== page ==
It’s Time To Make Summer 2022 Reservations At These National Parks

Believe it or not, it’s already time to start booking your summer 2022 National Park travel. Why so soon? Because over the past two years, National Parks have absolutely boomed — with many parks experiencing record visitation.

To accommodate demand and prevent over-tourism, there’s been a move towards more reservation and permitting systems at some of the heavily impacted parks. While some call this the end of spontaneity, as a frequent National Park traveler, I can tell you that the hassle on the front end is usually worth it. Reservations and permits lead to fewers crowds and frustrations, just what you want on a summer trip.

Here’s exactly what you need to do to start planning your next trip today.

Arches National Park – Utah

This is the pilot year for timed entry tickets at Arches National Park. As a frequent visitor to Moab, where the park is located, I understand why. Arches is one of the smaller National Parks by land size at 76,518 acres, but has become significantly more congested over the past few years – always landing in the top 20 most visited parks.

In an attempt to make the experience more enjoyable, you’ll now have to secure a timed entry permit before arrival.

How It Works:

If you’re visiting from April 3 – October 3 you’ll need a timed entry permit. For a $2 processing fee, permits are available three months in advance on a first-come, first-serve basis. Timed entry passes are already available for April, with the next release date of February 1 for permits for May visits. They become available at 8am MST on the release dates here.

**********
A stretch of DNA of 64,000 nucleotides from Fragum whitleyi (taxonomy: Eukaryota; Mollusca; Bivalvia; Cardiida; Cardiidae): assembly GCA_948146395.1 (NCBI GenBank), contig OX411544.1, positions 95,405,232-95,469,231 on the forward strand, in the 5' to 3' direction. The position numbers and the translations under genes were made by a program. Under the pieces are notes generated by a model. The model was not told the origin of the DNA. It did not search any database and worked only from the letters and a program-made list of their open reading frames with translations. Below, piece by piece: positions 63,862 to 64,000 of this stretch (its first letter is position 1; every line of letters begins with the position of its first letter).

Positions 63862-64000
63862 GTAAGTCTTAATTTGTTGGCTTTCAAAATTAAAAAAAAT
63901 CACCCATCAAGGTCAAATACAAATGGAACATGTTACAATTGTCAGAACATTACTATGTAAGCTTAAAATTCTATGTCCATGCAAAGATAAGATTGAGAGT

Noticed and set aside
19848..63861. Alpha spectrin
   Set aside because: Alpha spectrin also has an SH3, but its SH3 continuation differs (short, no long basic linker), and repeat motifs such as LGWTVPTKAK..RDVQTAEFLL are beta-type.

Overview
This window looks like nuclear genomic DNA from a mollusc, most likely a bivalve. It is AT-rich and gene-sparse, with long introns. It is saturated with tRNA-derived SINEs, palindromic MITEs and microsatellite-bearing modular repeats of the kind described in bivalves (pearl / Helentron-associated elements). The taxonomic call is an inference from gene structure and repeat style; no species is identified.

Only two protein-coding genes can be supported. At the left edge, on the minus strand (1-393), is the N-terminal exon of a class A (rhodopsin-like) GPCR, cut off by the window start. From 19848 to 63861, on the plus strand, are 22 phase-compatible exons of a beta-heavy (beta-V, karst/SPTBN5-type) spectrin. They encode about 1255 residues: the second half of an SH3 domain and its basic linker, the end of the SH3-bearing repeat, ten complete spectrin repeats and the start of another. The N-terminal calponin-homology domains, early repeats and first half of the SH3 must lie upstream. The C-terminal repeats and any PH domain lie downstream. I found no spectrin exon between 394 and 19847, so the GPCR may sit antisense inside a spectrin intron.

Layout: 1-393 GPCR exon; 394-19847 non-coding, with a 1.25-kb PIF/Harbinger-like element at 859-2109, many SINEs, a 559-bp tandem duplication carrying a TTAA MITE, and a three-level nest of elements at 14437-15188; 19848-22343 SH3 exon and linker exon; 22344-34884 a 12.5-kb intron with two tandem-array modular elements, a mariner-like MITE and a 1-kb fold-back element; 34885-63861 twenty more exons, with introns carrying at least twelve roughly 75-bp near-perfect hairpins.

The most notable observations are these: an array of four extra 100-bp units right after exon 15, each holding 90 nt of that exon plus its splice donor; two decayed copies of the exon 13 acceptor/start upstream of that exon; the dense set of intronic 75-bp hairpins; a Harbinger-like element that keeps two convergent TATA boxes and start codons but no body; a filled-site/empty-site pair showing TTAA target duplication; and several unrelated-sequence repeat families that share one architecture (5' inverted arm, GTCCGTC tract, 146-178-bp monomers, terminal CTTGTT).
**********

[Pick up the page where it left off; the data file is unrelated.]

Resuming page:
What if I Don’t Get a Reservation?

Tickets are only necessary until 5pm – so spend the day at the nearby Canyonlands National Park or Dead Horse State Park until after that time.

Rocky Mountain National Park – Colorado

Rocky Mountain National Park in Estes Park, Colorado started requiring timed entry tickets during the high visitation season last year. This year the park is continuing the program — which will operate very similarly to last year.

How It Works:

There are two timed entry ticket options for entering the park between May 27 and October 10 of this year. The first option is full park access that includes Bear Lake Road – which gets you to some of the park’s most popular and epic hiking trails. You’ll need a reservation between the hours of 5am to 6pm.

The other option is park access without Bear Lake Road – which still includes a huge amount of space to explore. These reservations are needed to be in the park between 9am and 3pm. Permits are released monthly for the following month starting on May 2 at 10am MST for May 27 – June 30, then continuing thereafter. Initially, 25-30% of the permits will be held back from reservations to be released at 5pm for the next day.

Permits can be reserved here.

What if I Don’t Get a Reservation?

It’s a little simpler to visit Rocky Mountain without a reservation, as you can access the park after 3pm and then Bear Lake Road after 6pm.

Glacier National Park – Montana

Last year the hottest National Park Reservation to score was undoubtedly for the Going to the Sun Road at Glacier National Park in Montana. This year, the park is banking on the same enthusiasm and crowds, and is continuing it’s reservation system for the road and also a new area of the park.

How It Works:

From May 27 to September 11 vehicles will once again need a permit to access Going To The Sun Road. If you’ve never visited Glacier it may not seem like a big deal not to have access to just one road, but the thing is, almost every gorgeous vista, trail, or lake you have seen on Instagram is accessed through that road.